Thursday, May 31, 2012

The Big Meet: The Finals

Saturday, 9 AM.

As soon as we arrived at the track, we started looking for the list for the 100 meter finals. At first, one of his coaches told him he made it, but that turned out to be incorrect. Eli was ninth.

That was a letdown, especially after he was told that he had made it, but the standing broad jump started in 15 minutes, so there was no time to think about it.

I've always enjoyed watching Eli do the standing broad jump because he is so graceful. His balance is so dead-on that he always lands cleanly, and his jumping ability is ridiculous.

Having said that, he was again competing mostly against kids who were quite a bit taller than he was. I fully expect this to be a temporary thing, because I'm over 6 feet, and we did a hand measurement a couple of years ago (which is freakily accurate, apparently) that indicated he would eventually be about 6'2".

Of course, that wouldn't help him now.

There were about 40 kids in this event, and Eli was scheduled to jump about halfway through. One kid his size jumped decently, but all the other leaders were relatively huge. They had no technique whatsoever, and managed to jump a long ways because of their leg length.

The leading jump was almost 7 feet. That doesn't sound very far, but stretch out a tape measure in your living room and try to make that jump from a standing position. It's not easy for a grown-up, and I couldn't believe that fifth and sixth grade boys were jumping that far.

Eli's jumps were so precise and flowing that if they gave style points, he would've won easily. Still, his 6'8" jump put him in second place.

With lots of tall kids still to jump.

"What do you think?" He asked. "Can I hold on for the top six?" He'd score two points that way.

"I'm not sure," I said. "That was a great jump, but there are some skyscrapers lined up back there." I laughed.

"Seriously," he said. "Those tall kids just lean and then throw their feet out so that they don't land on their face."

"Start thinking about the 50," I said (it started in thirty minutes). "There's nothing more you can do here. Good job."

"I'm going to go get my spikes," he said. He'd jumped in regular shoes, but had a pair of track shoes for the running events. He wandered off toward his team tent.

About 15 minutes later, I walked onto the infield and he came over.

"I think if I get a great start, I might have a chance," he said.

"I know you're going to run faster than you've ever run before," I said. "That's the best feeling ever. That's what you want."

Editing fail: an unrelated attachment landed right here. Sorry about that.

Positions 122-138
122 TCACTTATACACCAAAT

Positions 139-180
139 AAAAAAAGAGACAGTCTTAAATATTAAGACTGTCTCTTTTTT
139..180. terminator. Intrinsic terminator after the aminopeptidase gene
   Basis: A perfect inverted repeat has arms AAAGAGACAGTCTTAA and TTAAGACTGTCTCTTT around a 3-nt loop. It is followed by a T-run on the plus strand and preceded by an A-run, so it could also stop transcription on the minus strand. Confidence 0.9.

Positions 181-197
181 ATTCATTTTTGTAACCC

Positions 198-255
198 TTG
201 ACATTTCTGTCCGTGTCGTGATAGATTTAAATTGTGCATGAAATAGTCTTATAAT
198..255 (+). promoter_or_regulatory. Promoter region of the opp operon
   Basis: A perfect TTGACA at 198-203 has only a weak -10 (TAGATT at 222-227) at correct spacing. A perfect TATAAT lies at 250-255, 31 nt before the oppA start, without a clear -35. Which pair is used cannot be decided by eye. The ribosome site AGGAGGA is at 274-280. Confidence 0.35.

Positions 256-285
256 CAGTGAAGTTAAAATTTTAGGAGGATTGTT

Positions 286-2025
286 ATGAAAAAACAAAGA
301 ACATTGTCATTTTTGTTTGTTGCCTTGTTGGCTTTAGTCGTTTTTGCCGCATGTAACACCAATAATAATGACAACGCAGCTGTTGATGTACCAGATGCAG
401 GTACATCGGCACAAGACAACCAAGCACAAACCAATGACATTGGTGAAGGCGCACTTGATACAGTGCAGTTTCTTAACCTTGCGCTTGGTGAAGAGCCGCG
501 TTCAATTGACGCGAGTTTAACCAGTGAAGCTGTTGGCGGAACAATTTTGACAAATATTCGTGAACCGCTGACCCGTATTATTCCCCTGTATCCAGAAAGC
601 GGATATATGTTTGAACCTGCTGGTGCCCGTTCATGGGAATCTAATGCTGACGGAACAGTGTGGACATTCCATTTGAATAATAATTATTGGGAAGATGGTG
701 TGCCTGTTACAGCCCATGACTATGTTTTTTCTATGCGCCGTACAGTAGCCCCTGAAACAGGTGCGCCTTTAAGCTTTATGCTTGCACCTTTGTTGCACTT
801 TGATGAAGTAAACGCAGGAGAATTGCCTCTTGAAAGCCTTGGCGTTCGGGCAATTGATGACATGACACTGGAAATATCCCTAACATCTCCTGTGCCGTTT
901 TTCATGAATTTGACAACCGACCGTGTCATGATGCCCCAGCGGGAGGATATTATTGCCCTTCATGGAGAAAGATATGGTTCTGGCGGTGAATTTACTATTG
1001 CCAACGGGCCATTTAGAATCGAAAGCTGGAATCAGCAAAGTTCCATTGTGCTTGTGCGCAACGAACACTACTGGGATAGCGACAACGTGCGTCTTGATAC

"Plus," he said, "if I can just beat two kids, I'll get sixth and score points!"

"Keep your head still," I said. "Don't stop running before the finish line. And have a great time." I hugged him and walked back across the track and into the stands.

In truth, he had no chance to win. The other kids were bigger and faster. But there were almost no fifth-graders in the finals of any event, so just getting there was quite a moment. There were several hundred people at the meet, and everyone would be watching this race.

When they lined up, I noticed two things. One, lane eight was empty, which meant he only needed to beat one another runner to score points. Two, the kid next to him (unlike all the others) was his size.

I saw Eli and this kid sizing each other up. Clearly, there were two races here, and the one I cared about was taking place in lanes six and seven.


Eli got an excellent start, but so did his instant rival, and as they tore down the track, they were dead even. At about 30 yards, they took a look at each other, still running at top speed.

Duel on.

With seven kids in a race lasting seven seconds, it was visual chaos. They were so close at the finish that I couldn't tell who won the "mini-championship." There was also a big kid in one of the lower lanes who looked like he might have finished behind Eli.

"He got me," Eli said when we met up, a little discouraged.

"Dude, that was unbelievable," I said. "I have NEVER seen you run like that."

"But I moved my head," he said.

"Eh, stuff happens," I said. "You still crushed it. How did it feel to be running that fast?"

"It felt great," he said, brightening. "But I really wanted to beat that kid."

"Maybe you did," I said. "And if not, it doesn't take away from how you ran."

We saw the kid Eli had raced against standing at the concession stand with his mother. He was beaming, and I heard him say, "I can't believe I beat him!"

Which was okay. Track is track. If you get down there sooner, you earned it. Eli walked up to him and said "Good race," and they chatted for a little while. "Nice kid," he said when he walked back over. "And freaking fast!"

We had just sat down in the stands when they started announcing the standing broad jump results. "Oh, no," Eli said as they announced the winner, then second, then third. "I'm dead."

He wasn't, though, because then they announced him in fifth place.

"Four points!" he said, high-fiving me. And with that, the day was golden. Not even a snafu with the results in the 50, which delayed them past the end of the meet, could dampen his spirits. He'd scored points. In track terms, he was a made man.

When I picked him up from school on Tuesday (we still didn't know the results of the 50), he bounded up to me. "Guess what?" he asked.


"FIFTH!" he said, laughing.

"No way!" I said.

"Way," he said. "I did outlean that kid, and I beat somebody else, too. Another four points."

"Eight points," I said. "I guess it was a good decision to put you on the scoring team." He laughed.

"Ready to go play hockey?" I asked.

"Let's GO!" he said.

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